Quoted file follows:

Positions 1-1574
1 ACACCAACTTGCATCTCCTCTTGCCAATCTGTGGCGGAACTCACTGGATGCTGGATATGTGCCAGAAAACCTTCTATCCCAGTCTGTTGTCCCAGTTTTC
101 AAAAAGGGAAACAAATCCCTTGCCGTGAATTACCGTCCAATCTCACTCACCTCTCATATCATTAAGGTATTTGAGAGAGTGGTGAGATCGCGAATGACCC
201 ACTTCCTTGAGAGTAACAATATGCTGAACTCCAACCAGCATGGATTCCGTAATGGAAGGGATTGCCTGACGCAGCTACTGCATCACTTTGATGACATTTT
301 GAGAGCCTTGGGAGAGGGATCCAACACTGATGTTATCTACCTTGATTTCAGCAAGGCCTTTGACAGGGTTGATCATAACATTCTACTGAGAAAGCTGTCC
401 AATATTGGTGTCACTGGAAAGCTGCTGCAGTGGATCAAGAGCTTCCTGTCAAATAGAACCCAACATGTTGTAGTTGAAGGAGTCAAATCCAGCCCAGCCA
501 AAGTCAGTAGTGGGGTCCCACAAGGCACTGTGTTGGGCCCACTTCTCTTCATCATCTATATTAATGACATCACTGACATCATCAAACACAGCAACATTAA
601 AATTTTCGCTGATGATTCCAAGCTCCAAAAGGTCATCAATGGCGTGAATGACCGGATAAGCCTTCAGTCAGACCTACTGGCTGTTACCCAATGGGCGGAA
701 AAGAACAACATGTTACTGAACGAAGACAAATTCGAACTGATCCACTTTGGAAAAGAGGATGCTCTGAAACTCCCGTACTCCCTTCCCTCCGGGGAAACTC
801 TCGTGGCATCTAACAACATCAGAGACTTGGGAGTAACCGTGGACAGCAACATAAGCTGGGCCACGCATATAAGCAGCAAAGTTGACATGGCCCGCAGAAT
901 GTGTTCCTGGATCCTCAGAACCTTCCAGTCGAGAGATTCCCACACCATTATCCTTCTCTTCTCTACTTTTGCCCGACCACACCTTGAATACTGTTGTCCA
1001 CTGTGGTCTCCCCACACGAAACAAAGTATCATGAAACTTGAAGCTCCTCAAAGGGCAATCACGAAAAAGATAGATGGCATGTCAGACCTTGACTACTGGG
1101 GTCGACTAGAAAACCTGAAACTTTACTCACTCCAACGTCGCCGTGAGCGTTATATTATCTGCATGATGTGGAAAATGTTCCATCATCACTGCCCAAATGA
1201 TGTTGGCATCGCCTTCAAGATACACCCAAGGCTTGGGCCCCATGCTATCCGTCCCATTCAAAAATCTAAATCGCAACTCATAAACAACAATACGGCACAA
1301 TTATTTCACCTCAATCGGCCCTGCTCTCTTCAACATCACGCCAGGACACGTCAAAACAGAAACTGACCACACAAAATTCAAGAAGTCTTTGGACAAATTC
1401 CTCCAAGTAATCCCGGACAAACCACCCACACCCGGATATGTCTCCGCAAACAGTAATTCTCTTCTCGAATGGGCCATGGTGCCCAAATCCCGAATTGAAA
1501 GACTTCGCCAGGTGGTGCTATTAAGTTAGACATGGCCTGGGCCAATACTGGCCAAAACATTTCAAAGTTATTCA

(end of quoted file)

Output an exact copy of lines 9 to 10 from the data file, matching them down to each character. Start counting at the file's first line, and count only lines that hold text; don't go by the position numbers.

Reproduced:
701 AAGAACAACATGTTACTGAACGAAGACAAATTCGAACTGATCCACTTTGGAAAAGAGGATGCTCTGAAACTCCCGTACTCCCTTCCCTCCGGGGAAACTC
801 TCGTGGCATCTAACAACATCAGAGACTTGGGAGTAACCGTGGACAGCAACATAAGCTGGGCCACGCATATAAGCAGCAAAGTTGACATGGCCCGCAGAAT